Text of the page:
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Is seven months too long to wait for car repairs?


November 14, 2018   by Jason Contant




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A B.C. small claims tribunal has dismissed a driver’s claim that his repair shop negligently misrepresented the amount of time it would take to repair his vehicle.

Jizhou Zhang sought an award of $4,500 for the loss of use and enjoyment of his motor vehicle while it was being repaired at No. 1 Collision (1993) Inc. Zhang said he was told the vehicle would be repaired within two months, but due to an “inordinate delay” by the collision repair facility, he was without his vehicle for seven months.

No. 1 Collision argued before British Columbia’s Civil Resolution Tribunal that there were delays in receiving parts and approvals from the driver’s insurer. The repair shop provided insurance documents showing that the vehicle had extensive damage and they ordered parts, some of which arrived about two weeks before the vehicle was delivered back to the driver.

“I find that [No. 1 Collision] exercised the appropriate level of diligence and care expected of a motor vehicle repair shop in estimating the timelines for repair of the vehicle,” wrote tribunal member Samuel Hyman in the decision, Zhang v. No. 1 Collision (1993) Inc., released Nov. 8. “Though there were estimates made of times, I do not find that they amounted to a promise as to when exactly the vehicle would be ready.”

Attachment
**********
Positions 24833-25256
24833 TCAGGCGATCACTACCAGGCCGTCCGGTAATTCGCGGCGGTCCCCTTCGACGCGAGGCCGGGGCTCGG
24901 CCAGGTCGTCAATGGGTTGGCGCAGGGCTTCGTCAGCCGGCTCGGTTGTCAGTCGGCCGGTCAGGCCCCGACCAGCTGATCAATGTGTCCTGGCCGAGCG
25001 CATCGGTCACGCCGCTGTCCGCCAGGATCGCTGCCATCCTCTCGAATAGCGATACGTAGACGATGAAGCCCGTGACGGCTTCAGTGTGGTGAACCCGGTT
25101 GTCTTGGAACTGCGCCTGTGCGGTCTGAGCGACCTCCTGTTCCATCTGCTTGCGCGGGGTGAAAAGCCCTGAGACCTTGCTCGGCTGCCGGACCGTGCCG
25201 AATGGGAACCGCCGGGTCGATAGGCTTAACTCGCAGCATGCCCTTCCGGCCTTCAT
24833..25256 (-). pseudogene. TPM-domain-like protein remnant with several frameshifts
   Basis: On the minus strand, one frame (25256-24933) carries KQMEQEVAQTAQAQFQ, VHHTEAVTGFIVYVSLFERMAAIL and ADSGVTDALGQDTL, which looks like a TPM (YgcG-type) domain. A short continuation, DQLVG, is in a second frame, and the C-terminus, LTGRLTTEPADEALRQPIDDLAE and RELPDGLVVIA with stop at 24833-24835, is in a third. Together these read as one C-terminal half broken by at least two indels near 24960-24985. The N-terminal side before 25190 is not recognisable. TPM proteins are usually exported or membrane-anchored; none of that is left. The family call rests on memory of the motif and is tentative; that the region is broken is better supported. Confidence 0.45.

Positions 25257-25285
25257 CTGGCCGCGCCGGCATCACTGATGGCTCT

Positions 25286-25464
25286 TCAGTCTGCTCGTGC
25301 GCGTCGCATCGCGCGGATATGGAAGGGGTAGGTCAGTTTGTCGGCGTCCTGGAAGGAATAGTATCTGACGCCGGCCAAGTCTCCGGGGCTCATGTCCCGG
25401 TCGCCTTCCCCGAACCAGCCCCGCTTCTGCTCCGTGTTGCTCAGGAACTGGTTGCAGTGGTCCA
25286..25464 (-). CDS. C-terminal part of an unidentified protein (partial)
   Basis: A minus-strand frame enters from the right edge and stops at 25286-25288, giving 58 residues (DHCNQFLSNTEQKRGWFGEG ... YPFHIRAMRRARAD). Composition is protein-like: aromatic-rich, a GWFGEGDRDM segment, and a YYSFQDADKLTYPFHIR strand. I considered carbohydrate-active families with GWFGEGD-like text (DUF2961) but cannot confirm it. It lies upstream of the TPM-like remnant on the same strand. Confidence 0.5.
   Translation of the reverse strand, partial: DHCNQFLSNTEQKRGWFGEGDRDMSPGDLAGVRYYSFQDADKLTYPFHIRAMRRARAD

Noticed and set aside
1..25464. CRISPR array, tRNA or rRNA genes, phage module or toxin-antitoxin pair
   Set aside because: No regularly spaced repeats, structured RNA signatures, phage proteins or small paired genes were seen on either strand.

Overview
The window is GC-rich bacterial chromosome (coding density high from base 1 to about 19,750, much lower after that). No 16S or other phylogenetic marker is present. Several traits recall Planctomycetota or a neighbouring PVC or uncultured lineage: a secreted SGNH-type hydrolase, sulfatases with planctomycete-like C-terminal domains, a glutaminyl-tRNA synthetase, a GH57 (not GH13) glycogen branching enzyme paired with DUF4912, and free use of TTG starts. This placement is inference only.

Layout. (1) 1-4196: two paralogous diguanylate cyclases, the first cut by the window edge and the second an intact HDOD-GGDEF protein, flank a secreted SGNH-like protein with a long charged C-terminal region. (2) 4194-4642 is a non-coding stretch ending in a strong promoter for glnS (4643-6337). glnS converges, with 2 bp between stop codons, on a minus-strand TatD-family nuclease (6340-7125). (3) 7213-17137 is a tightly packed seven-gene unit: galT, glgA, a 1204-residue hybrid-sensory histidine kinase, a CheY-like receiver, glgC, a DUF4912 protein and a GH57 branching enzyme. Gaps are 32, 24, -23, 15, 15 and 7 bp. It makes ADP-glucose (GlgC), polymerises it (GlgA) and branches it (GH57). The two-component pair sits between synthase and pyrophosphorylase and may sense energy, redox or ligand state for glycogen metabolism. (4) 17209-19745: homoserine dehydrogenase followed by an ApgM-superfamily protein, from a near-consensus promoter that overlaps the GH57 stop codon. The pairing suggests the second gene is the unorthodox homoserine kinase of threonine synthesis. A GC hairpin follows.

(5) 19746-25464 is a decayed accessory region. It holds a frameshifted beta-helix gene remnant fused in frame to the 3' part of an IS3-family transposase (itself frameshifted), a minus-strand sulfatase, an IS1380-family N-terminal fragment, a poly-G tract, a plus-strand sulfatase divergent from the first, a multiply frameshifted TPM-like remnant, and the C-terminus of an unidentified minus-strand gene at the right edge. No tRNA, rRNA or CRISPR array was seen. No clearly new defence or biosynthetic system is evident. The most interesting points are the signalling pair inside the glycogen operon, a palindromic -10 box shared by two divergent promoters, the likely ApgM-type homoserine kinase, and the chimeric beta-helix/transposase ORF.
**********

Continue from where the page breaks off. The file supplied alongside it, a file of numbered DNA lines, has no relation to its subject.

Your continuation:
Hyman concluded the collision repair facility did not negligently represent the timelines for repairs. “Further, even if they had shown that, I find [Zhang] has not proved that they relied upon this information to their detriment.”

The case dates back to Feb. 9, 2017, when the vehicle was delivered to the repair facility. On Feb. 28, the parties exchanged text messages saying it “takes about two months to repair once the parts are ready.” On May 13, the parties exchanged further messages, with No. 1 Collision advising that the vehicle would be ready in two weeks. Zhang argued this showed the repair shop had made representations that the vehicle would be complete well before September 2017.

The tribunal accepted Zhang’s belief that he would receive the vehicle back in about two months; he said he would not have brought the vehicle but for that timeline. The collision repair shop was responsible for his loss of use and enjoyment of the vehicle for four months in the amount of $4,500, he argued. But he “does not explain how [he] arrived at this figure,” Hyman wrote.

In addition, the driver did not contact the repair shop or vice versa after May 13, when a delay became evident.

“[Zhang] has not provided evidence that the later text message explaining that the vehicle would be ready in two weeks was relied up to their detriment,” Hyman wrote. “The vehicle was already in the repair shop, though the further estimate of two weeks was plainly incorrect, there is no evidence that the applicant was disadvantaged by it. In particular, there is no evidence that had they gone to any other repair shop at that point, the repairs would have been completed any earlier.”